When CheapOair misspells the name on Jessica Vogol’s airline ticket, she tries to fix it. Is it too late to make a correction — and will she have to buy a new one?
Sarah Hluchan says American Airlines stranded her in Myanmar after she missed a connecting flight. To get home, she has to buy a new ticket. Why won’t her airline refund the extra fare?
Stan Shopa is disappointed to miss his Qantas connection from Los Angeles to Melbourne. The airline rebooks him on a flight the next day — but downgrades his seat from premium economy to standard economy. So shouldn’t he be entitled to a price adjustment?
Leslie Hillandahl and her husband received an unpleasant surprise recently, when they tried to check in for their return flight from Italy. If they wanted to bring their newly-turned-two-year-old son back home with them in business class, they would need to pay an additional $4,000.
Geoffrey Small pays an extra $150 for an economy plus seat on El Al, only to find that nothing in that seat works. As compensation, El Al offers a $150 voucher. Is that sufficient compensation for Small’s malfunctioning seat?
Stella Clark is traveling through Europe when she receives an alert of a schedule change to her upcoming Airberlin flight — one that turns a four-hour jaunt into a 29-hour overnight journey. Why won’t the airline allow her to cancel this unpleasant itinerary?
United Airlines cancels the Robinsons’ connecting flight — not once, but twice. The reason? Problems with air traffic control. After several requests for a refund, guess what they ended up with?
When Solomon Gizaw purchases his air tickets for a trip to Africa, he doesn’t buy travel insurance. Now he has to cancel his trip for medical reasons, but he doesn’t want to pay a change fee. Can our advocates help him get it waived?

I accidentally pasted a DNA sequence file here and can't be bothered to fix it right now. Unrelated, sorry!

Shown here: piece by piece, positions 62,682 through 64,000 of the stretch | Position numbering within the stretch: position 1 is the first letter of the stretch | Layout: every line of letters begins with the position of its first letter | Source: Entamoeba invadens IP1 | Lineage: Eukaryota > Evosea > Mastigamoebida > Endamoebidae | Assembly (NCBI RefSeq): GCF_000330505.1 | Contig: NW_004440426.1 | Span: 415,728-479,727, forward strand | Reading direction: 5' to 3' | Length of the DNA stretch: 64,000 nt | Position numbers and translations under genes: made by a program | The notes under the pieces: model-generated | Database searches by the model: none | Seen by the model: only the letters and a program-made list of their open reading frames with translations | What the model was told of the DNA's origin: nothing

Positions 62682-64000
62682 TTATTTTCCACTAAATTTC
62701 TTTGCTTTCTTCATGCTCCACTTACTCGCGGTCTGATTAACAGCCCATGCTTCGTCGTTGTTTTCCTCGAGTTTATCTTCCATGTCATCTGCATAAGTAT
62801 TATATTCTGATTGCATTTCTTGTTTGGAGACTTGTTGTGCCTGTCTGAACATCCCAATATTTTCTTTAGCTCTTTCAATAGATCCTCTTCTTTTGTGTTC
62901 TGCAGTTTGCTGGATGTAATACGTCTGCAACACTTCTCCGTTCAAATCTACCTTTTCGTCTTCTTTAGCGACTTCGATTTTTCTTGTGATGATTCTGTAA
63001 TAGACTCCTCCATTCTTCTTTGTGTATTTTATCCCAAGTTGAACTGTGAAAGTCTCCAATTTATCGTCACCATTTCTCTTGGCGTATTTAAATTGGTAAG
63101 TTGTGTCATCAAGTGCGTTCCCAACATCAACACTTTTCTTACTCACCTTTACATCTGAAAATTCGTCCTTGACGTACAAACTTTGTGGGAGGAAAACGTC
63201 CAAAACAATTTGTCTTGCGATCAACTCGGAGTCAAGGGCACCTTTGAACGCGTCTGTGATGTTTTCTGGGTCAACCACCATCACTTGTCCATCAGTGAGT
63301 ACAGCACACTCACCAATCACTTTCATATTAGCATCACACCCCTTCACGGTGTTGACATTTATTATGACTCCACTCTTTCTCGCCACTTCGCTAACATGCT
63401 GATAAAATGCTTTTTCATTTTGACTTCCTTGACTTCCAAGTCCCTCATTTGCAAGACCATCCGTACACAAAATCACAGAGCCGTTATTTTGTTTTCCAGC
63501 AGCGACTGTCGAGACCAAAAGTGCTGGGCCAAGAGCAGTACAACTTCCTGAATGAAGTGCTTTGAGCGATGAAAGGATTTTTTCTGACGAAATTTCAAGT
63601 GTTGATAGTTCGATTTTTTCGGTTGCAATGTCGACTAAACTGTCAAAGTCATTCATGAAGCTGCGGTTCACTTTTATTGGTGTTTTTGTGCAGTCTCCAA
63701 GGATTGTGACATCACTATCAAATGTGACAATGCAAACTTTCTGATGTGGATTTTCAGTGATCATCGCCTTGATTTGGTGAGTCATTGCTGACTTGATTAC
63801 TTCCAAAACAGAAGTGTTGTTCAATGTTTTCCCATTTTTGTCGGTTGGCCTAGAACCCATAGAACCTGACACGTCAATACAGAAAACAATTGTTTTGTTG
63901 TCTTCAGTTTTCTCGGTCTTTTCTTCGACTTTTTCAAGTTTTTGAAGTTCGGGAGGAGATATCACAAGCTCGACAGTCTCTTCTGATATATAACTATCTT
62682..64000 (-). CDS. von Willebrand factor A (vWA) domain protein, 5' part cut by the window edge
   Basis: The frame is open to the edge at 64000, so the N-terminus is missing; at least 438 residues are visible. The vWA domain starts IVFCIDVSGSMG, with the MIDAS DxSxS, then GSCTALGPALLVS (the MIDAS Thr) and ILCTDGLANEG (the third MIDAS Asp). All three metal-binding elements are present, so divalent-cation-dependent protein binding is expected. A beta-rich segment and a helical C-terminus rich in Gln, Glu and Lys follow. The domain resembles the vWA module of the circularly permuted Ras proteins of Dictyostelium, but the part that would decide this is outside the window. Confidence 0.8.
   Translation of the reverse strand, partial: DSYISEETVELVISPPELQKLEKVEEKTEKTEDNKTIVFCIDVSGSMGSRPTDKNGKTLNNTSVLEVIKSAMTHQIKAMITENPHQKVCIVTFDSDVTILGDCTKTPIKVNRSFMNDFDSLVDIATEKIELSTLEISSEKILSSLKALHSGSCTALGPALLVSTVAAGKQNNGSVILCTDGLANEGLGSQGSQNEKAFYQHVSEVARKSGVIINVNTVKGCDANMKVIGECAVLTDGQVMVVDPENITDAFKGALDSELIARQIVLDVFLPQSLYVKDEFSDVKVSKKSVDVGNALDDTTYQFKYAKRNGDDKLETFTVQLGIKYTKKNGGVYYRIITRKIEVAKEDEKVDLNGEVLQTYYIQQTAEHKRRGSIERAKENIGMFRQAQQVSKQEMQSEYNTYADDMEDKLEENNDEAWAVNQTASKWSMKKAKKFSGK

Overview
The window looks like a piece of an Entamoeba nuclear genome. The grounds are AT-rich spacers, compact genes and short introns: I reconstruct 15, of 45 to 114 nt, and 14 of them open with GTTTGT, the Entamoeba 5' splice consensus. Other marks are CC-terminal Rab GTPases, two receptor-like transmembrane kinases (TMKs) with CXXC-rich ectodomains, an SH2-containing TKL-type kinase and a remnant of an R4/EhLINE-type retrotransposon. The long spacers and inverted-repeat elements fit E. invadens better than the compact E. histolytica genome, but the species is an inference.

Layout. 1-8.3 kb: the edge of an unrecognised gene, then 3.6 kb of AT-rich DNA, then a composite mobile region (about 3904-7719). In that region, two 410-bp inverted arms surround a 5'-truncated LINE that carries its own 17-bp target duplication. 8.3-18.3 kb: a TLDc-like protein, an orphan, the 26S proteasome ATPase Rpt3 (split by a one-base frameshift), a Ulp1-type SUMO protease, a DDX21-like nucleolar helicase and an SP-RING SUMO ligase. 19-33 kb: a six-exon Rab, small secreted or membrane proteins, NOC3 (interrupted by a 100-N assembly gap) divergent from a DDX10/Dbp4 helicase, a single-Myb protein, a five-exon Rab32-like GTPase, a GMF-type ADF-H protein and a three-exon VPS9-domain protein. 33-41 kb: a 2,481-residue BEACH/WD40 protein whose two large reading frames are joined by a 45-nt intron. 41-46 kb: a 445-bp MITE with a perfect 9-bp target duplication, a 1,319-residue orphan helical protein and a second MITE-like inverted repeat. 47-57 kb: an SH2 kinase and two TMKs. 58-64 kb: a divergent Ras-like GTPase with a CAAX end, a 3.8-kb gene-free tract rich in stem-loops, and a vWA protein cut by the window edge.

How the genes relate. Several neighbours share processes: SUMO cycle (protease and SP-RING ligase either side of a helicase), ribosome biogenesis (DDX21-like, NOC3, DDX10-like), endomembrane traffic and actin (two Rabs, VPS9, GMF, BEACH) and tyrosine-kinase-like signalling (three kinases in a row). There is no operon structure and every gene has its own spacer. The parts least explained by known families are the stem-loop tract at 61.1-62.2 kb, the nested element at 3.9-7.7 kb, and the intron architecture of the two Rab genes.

On a recent trip to Mexico Allen Lipscher purchased tickets on American Airlines and paid extra for seat assignments, but he believes he did not fly in the type of seats he bought. He wants refund, but is this case really one where American messed up, or is it a case where the customer didn’t understand what he was buying?
Ningfen Chang buys an airline ticket to China. But, when she arrives at the airport, the airline tells her she doesn’t have a ticket .She has to buy a new ticket. Can we help her get a refund for the cost of the second ticket?
When Marco Lippman booked his United Airlines ticket for a flight from San Francisco to Frankfurt, Germany, he received a message that “four tickets were left at this price” that qualified for upgrades. But when he tried to upgrade his ticket, he found himself on a waitlist. And United’s website still contained a notation that upgraded tickets were available.
When Anne Maertz receives emails from Expedia indicating that her upcoming flight on Norwegian Airlines is “booked and confirmed,” she takes the online travel agency at its word. But when she arrives at the airport, Norwegian claims that she doesn’t have a ticket. Can our advocates help her get a refund for the new airfare she was forced to purchase?
Jim Dooley asked us for help with a refund for an unused portion of a round-trip air ticket. Years ago, he might have had a case that we could have advocated. Even two years ago, we might have been able to help him.